In my case, I had no choice as the cast iron was eaten up by acid. When the toilet was originally installed the sewer line did not have a slope to it. I was relieved when it all went as planned.

Since this job involves destroying the floor covering then it is quite feasible to make the changes given the location of the floor joists to the sewer stack. A patch will have to be made over the old toilet hole but that will be covered by the shower stall.

The above replies assume you have a conventional wood floor, and access to it from below.
If your’s is a slab foundation house, figure on serious money to cut new channels for the waste (toilet, aka “water closet” or “closet” - as in “closet flange” and “closet bolts”) and drain (shower) lines.
Do you have either a basement or a crawl space under the house, or is this on a floor above the first?

Yes, a slab means you’ll have to rent a concrete saw. Not sure of the connection but it’s not too major. I’d imagine its the same connection I described above (rubber connector). My BIL put a complete bathroom in his basement and I don’t remember any huge problems with the process. I would expect the finish work(ceiling, flooring) to take more time than the sewer lines. If it’s a basement job then this would be a good time to install a stopper valve in the line to prevent backflow from the street.

Well, you could always build a box and put the shower about six inches higher than the original floor. We did that when we converted a bathroom & laundry room into two bathrooms. We installed two new box showers. We made a custom drain line which comes up from the old bathtub drain and splits into a “Y” shape. Each shower drains into one leg of the “Y”.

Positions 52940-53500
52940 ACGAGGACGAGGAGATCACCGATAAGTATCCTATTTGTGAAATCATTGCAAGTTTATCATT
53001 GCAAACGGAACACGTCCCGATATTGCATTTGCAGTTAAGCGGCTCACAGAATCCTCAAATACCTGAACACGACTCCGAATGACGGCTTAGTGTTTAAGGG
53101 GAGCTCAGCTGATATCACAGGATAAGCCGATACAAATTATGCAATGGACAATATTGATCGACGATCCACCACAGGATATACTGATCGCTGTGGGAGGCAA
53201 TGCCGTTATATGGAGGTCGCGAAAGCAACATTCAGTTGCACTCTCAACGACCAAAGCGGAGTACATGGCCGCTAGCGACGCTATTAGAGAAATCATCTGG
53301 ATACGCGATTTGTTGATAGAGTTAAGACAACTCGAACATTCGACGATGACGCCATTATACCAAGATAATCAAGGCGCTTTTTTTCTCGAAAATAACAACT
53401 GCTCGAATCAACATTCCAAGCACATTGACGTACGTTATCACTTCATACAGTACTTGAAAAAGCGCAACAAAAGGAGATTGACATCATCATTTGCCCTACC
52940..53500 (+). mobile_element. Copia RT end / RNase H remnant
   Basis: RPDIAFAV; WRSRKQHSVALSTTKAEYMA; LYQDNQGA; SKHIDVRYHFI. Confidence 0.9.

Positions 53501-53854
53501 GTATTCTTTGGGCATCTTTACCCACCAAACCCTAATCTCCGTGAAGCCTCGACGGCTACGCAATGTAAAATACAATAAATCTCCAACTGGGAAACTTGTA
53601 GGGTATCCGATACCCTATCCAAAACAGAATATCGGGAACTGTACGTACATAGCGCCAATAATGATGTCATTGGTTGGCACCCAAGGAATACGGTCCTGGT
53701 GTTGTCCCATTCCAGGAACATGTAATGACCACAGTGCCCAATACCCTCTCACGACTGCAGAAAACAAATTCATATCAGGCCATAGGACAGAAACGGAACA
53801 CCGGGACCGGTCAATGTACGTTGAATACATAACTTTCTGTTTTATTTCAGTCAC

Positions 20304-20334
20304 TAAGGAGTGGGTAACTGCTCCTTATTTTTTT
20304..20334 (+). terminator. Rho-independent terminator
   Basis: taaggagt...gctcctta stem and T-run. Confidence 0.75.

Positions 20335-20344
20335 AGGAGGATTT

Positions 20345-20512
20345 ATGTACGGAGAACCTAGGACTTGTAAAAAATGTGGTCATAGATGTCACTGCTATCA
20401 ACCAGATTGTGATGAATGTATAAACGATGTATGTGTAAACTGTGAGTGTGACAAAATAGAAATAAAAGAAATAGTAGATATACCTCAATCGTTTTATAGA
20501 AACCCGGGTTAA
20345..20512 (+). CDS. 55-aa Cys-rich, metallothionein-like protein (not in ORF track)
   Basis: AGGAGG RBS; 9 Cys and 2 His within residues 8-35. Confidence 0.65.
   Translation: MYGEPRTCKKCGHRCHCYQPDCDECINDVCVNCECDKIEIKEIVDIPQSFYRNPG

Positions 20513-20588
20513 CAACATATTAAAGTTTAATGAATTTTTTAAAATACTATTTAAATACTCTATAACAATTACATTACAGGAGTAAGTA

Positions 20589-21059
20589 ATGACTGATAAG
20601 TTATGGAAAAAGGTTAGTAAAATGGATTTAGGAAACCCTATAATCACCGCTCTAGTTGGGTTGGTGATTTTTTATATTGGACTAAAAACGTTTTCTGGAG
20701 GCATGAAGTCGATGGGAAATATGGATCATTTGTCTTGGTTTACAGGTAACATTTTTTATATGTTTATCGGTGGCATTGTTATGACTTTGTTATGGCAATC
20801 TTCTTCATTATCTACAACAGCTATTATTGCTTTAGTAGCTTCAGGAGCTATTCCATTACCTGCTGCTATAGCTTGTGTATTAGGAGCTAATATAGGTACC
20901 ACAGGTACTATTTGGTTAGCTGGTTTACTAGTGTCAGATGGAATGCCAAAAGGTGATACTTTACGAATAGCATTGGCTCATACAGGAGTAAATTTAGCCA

We also set a toilet on the old washing machine drain. It all works fabulously, as long as you remember to step up when getting in the shower.

Since I usually read your user name as MacGyver, this was quite the apt username/post combo! :cool:

Thankfully, this bathroom is on the second floor of a split level house, with the laundry room below it. The laundry room ceiling doesn’t have to be pretty.

We’ve already had to replace the floor drain of this shower, due to stupid construction by the previous owners. It was cast iron, sandwiched between and through the floor joists. As Magiver suggested, we cut the pipe with a sawzall and replaced the end with with PVC.

So the shower drainpipe and the toilet drainpipe are different sizes, and not interchangeable. Blah. As for the wastestack. We haven’t actually seen it yet. I can guess where it is. Assuming they didn’t put it into the outside wall, and it’s centered behind the toilet, this would involve moving the toilet by about 4’ along the wall behind it.

Assuming the floor joists connect to the wall that has the waste stack in it then you can run the toilet line into the wall, and then to the stack. The shower drain will tie into this with an adapter. Or, as you stated, you don’t care about the ceiling beneath it you can drop both drains down, and then over to the stack. That would be reallly easy to do.